There should not be a ban on smacking in Scotland
The relationship between a parent and child is unique and the state should not interfere in normal parenting decisions
Father and children - Image credit: Fotolia
Two weeks ago, Scottish Green MSP John Finnie launched a consultation on a private member’s bill to ban smacking in Scotland with the support of a number of children’s charities.
The argument is that the law at present gives children less protection from ‘assault’ than it does adults.
Which is true, if you consider smacking to be assault, but this argument is something of a red herring anyway.
Children are not adults. Adults don’t run out in front of cars, put their hands in the fire or pull pots of boiling water down on themselves because they don’t know any better.
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The relationship between a parent and a child is unique and not comparable to the relationship between any two adults.
Parenthood gives a level of authority over the child that no adult normally has over another adult: in setting down rules and ensuring they are obeyed, in choosing what they will eat, what they will wear, when they will go to bed, whether they can leave the house – or indeed their bedroom, in imposing punishments (physical or otherwise) and deciding what they are taught is right and wrong, true and false until they are old enough to make those decisions for themselves.
Translate any of that to an adult-to-adult relationship and it would seem really quite abusive.
The other argument is that smacking is terribly hurtful; it will make you violent and give you mental health problems – which rather defies logic, given that the vast majority of adults in this country and across the world have been smacked.
Unless we’re all in collective denial about the terrible effects of the odd skelp, it can’t have done that much harm.
I was smacked a few times as a child. It didn’t bother me at the time. It doesn’t bother me now. I thought then, as now, that it was a fair and sensible way of demarcating serious bad behaviour from minor misdemeanours.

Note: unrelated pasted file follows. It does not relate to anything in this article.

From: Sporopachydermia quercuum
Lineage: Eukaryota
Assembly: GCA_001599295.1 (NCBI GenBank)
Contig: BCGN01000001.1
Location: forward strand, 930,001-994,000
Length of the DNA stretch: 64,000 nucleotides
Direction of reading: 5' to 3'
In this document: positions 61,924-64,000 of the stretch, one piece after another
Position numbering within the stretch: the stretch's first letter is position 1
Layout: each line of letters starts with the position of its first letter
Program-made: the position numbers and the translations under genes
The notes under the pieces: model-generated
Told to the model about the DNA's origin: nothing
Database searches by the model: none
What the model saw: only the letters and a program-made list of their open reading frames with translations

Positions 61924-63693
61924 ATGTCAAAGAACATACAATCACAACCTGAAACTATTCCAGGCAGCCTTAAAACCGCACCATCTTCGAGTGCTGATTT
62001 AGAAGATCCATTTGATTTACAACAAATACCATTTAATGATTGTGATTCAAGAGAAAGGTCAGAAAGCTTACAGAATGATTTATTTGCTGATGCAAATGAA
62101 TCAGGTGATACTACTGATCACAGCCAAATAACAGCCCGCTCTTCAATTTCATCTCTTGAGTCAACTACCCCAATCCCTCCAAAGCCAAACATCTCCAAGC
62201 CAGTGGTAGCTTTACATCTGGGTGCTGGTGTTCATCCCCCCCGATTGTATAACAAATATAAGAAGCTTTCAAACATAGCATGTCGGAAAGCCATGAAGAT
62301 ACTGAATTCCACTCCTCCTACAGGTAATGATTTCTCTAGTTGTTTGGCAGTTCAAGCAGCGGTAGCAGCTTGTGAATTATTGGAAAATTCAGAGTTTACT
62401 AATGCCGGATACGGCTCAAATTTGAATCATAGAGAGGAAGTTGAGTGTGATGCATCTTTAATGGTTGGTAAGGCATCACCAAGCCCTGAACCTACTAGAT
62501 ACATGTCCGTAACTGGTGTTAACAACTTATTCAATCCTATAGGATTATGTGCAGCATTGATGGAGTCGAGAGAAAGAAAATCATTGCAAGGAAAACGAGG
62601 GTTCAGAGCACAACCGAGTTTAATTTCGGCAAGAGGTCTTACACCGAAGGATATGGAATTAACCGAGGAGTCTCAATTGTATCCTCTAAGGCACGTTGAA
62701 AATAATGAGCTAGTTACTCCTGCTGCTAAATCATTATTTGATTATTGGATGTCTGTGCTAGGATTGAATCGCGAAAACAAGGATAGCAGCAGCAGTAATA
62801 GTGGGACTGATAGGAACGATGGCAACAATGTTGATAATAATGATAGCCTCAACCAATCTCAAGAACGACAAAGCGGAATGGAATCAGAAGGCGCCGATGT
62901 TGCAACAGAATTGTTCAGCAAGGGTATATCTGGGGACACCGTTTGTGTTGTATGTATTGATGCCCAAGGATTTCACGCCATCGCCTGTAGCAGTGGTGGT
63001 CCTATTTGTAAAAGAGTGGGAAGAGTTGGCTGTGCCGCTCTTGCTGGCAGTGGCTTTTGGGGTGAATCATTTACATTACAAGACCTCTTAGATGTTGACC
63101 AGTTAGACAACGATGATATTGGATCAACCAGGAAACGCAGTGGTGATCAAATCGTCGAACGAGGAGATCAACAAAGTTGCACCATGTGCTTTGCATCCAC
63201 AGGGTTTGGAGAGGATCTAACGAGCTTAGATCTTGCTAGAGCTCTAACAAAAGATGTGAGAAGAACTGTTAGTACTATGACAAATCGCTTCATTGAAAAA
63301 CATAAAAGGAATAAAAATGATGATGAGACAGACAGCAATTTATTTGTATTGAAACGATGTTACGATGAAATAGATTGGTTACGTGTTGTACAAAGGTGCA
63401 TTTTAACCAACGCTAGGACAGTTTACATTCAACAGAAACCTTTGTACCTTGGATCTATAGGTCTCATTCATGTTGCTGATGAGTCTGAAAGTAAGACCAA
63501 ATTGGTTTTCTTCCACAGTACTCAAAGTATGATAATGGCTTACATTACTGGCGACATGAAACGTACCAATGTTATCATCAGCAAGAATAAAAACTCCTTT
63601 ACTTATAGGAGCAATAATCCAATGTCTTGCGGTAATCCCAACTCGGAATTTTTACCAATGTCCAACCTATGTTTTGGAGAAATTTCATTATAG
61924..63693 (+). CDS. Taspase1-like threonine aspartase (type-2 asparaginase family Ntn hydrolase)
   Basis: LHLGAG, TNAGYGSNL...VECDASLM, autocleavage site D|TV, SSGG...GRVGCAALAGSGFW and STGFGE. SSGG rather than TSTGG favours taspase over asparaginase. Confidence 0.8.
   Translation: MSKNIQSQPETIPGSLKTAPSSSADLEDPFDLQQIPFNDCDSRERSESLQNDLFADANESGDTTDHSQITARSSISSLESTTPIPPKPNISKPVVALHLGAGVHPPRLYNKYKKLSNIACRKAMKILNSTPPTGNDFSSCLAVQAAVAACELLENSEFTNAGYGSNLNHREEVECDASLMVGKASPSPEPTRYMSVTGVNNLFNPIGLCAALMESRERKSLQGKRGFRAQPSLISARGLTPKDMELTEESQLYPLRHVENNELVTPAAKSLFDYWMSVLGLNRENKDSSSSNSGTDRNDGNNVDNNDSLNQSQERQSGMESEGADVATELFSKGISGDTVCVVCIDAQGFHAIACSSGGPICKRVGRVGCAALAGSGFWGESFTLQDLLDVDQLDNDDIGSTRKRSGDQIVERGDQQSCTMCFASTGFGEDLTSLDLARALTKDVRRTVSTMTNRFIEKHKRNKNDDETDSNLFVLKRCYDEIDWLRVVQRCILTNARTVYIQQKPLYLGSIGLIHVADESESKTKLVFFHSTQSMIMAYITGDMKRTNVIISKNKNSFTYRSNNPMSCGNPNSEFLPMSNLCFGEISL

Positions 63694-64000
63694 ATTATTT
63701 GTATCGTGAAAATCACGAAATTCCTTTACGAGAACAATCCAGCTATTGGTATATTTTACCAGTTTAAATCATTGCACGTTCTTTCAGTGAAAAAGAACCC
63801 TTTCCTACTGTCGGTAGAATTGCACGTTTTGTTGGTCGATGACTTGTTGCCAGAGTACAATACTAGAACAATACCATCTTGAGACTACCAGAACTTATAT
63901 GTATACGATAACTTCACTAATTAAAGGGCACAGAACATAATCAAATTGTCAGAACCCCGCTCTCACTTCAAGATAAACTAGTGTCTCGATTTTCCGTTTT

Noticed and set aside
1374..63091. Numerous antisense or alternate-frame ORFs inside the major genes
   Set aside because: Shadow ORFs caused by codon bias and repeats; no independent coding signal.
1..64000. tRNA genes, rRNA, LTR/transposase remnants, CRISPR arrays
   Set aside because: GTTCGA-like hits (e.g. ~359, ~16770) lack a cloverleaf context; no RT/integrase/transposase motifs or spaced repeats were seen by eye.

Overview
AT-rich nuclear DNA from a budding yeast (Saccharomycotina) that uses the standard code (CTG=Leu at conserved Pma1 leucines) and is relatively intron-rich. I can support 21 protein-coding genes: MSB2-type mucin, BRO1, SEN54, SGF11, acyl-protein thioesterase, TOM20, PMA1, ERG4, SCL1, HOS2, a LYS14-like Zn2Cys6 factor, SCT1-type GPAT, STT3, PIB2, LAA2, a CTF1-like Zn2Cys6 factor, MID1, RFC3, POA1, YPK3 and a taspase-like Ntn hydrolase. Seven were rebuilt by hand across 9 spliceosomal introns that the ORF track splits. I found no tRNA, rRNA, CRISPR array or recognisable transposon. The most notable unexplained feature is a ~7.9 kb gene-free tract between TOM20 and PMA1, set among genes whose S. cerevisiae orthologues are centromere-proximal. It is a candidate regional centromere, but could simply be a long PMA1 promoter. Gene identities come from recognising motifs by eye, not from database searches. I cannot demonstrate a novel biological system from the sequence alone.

But apart from the ethics of smacking, which is a matter of personal opinion – as are many aspects of parenting – the question is what would a ban achieve?
If you don’t believe in smacking children and you do it anyway in a moment of weakness, anger or loss of control, then clearly that is wrong.
You are doing something you yourself think is harmful and you disagree with just because you lost it.
But how is a smacking ban going to help with that? Those parents are already doing something they didn’t intend to do.
All this adds is the threat of legal repercussions or social services intervention to the guilt they presumably already feel about having done something they didn’t mean to in a fit of anger.
Reacting in anger has the potential to do damage, not the smacking.
And this is how smacking is always characterised: lashing out in anger. But this ignores the reality that many parents smack having made an intentional, conscious decision as part of a loving parental relationship, which evidence suggests does no harm.
All parenting is imperfect. Parenting decisions are subjective and others may disagree with them, but does that give anyone else a right to overrule them?
Is the state now to intervene in all parenting, laying down how children should be brought up?
And can social services cope with the increase in cases relating to parents with perfectly healthy relationships with their children, when it is already struggling to cope with those who actually need extra support or intervention?
We already have rules that define abuse and neglect as opposed to normal parenting, and those work perfectly well. We should leave it at that.
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A ComRes opinion poll found that 74 per cent said smacking should not be criminalised